Getting your children involved with engineering

By Sean O’Kelly and Ron Crone

As parents, we want to encourage our children’s dreams. That’s what we would like to speak to you about today.
February 21-27 was National Engineers Week. This is a special time in our world because engineering is at the heart of what we do every day to fulfill Idaho National Laboratory’s clean energy and national security missions.
INL is the nation’s lead nuclear research, demonstration and deployment laboratory, and a world leader in cybersecurity, plug-in vehicle research and clean energy innovation.
INL has a rich history in developing the technology to support today’s nuclear power industry, and that work continues at the facilities we lead: the Advanced Test Reactor and Materials and Fuels Complex. Every day our engineers, researchers, technicians and mechanics use their experience and education to make our world cleaner and safer.
Here’s where your child might come in: INL hired more than 500 new employees in 2015. We anticipate bringing in at least that many this year. Our business volume is growing, through an enhanced national security mission and important initiatives such as President Obama’s Gateway to Accelerated Innovation in Nuclear (GAIN).
At the same time, our workforce is aging. Thirty percent of INL’s nearly 4,000 employees are at least 50 years of age.
Why should your child consider engineering? Let’s talk first about opportunity.
ATR has experiments and testing planned that will keep it busy through 2050. MFC will be there to analyze those experiments and help deploy the new technology in the next generation of clean energy systems.
There is, at both places and throughout the lab, important tasks to be accomplished.
And we are eager to show young people firsthand what we do and how we do it. In 2015, INL brought in 350 interns, ranging from kids in high school to postgraduate college students. We’d like to see that number increase this year. Here is a unique opportunity for a young person to work daily with an experienced mentor on projects that make a difference.
The need for employees steeped in science, technology, engineering and mathematics (STEM) education is very real and not limited to INL.
By 2018, 61 percent of all Idaho jobs will require a technical certificate or advanced degree and just one-third of our citizens will be qualified to fill them. The State Department of Labor anticipates a “workforce gap” of 91,400 by 2022.
That gap is daunting for employers, but it means opportunity here in Idaho for our young people.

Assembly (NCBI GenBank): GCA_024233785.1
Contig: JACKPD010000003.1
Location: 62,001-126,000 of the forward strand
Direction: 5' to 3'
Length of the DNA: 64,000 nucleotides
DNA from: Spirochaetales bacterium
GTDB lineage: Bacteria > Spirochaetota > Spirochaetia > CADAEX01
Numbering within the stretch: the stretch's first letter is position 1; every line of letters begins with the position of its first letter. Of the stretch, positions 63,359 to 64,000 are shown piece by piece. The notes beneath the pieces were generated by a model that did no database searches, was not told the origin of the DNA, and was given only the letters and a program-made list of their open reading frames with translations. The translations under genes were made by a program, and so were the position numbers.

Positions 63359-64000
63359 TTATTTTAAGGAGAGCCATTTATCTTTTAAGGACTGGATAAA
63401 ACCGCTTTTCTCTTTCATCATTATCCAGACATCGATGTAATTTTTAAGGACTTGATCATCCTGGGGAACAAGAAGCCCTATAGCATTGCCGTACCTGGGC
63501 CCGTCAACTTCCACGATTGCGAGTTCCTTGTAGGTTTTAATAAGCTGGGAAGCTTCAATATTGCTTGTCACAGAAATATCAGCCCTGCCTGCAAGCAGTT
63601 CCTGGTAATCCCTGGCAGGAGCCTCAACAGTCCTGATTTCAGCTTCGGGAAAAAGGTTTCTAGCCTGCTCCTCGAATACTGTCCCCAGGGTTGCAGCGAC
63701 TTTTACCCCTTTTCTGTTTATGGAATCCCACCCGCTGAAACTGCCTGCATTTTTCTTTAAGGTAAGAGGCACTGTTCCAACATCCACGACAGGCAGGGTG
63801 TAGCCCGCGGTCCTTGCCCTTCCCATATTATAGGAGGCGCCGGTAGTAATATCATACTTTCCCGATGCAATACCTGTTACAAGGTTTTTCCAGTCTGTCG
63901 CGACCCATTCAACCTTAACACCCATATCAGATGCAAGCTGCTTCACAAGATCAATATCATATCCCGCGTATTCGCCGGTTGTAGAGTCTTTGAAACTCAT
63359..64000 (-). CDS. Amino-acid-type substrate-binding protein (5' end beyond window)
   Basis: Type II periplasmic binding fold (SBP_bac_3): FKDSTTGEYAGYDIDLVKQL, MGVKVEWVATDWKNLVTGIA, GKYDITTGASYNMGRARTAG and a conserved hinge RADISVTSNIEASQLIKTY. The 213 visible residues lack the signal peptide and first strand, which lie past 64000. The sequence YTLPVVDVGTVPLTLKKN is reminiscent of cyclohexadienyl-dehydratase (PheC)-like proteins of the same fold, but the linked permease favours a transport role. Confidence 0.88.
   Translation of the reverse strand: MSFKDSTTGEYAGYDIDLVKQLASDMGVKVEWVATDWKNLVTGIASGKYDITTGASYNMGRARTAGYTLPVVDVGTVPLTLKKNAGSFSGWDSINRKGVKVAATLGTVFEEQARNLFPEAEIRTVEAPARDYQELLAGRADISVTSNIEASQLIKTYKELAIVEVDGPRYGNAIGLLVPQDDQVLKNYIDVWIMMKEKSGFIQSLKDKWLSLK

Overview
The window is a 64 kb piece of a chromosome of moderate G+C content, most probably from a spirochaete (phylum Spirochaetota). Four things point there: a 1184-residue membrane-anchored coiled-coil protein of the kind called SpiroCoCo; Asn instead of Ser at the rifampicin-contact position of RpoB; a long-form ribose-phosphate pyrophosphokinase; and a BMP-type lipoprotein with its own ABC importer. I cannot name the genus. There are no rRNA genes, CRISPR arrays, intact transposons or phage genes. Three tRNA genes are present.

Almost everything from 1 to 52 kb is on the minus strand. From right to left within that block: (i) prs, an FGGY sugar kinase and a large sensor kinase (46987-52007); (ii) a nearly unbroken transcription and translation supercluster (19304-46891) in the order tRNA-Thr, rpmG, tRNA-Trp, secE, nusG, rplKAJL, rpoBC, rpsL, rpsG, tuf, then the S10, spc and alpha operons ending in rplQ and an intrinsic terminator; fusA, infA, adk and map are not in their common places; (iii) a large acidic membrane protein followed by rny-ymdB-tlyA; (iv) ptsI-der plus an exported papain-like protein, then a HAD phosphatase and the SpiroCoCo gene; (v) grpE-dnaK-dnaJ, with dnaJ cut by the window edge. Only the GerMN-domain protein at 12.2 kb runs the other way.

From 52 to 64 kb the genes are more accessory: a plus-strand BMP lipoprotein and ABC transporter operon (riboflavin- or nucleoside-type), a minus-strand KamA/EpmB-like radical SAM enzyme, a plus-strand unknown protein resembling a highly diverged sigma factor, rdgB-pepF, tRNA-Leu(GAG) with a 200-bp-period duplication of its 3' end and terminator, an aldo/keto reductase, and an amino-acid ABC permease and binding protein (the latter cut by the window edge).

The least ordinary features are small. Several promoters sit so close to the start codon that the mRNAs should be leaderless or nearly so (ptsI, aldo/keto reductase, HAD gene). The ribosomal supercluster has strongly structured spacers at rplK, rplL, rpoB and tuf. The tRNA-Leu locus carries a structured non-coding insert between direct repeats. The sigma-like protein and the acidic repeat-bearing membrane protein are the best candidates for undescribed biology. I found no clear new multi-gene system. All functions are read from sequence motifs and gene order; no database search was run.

There is a great need for diversity in STEM fields, including engineering. Ensuring national security by protecting our critical infrastructure and powering the future with clean, reliable energy are daunting tasks that require input from everybody.
That’s why INL, on Feb. 26, held a My Brother’s Keeper Day. President Obama created the MBK initiative to address opportunity gaps for disadvantaged and minority youth. INL’s MBK Day at the laboratory gave regional high school students the opportunity to explore STEM fields. Additionally, INL hosts annually 160 eighth-grade girls for the “My Amazing Future Day” at the laboratory. Similar to MBK, these girls will have a hands-on opportunity to explore STEM fields.
Our goal is to make sure engineering and other STEM fields are attractive to everybody, boys and girls, minorities and kids from all socioeconomic backgrounds.
The good news is that’s not a difficult sell. Engineers are engaged daily in creative work, with interesting and motivated people, on projects intended to make the world a better place. Engineers also often earn excellent salaries that sustain families and communities.
Consider the engineer who designs new batteries that last longer, secures the electrical grid to keep your lights on, or helps produce the clean and safe nuclear energy the world needs to drive its future.
Consider the engineer who makes vehicles safer and more efficient, develops a safe drinking water system in underserved countries desperately in need, and ensures that medical tests are more accurate.
Science and technology education opens doors, expands possibilities and helps dreams come true. At INL, we are fortunate to live this reality every day, and not just during National Engineers Week.
With a STEM-education foundation, your child’s dreams might end up being the same ones that drive our talented engineers: to create a world that is cleaner, safer and prepared to meet future challenges.

Dr. Sean O’Kelly is an associate lab director at Idaho National Laboratory based at the Advanced Test Reactor; Ron Crone is an associate lab director based at the Materials and Fuels Complex.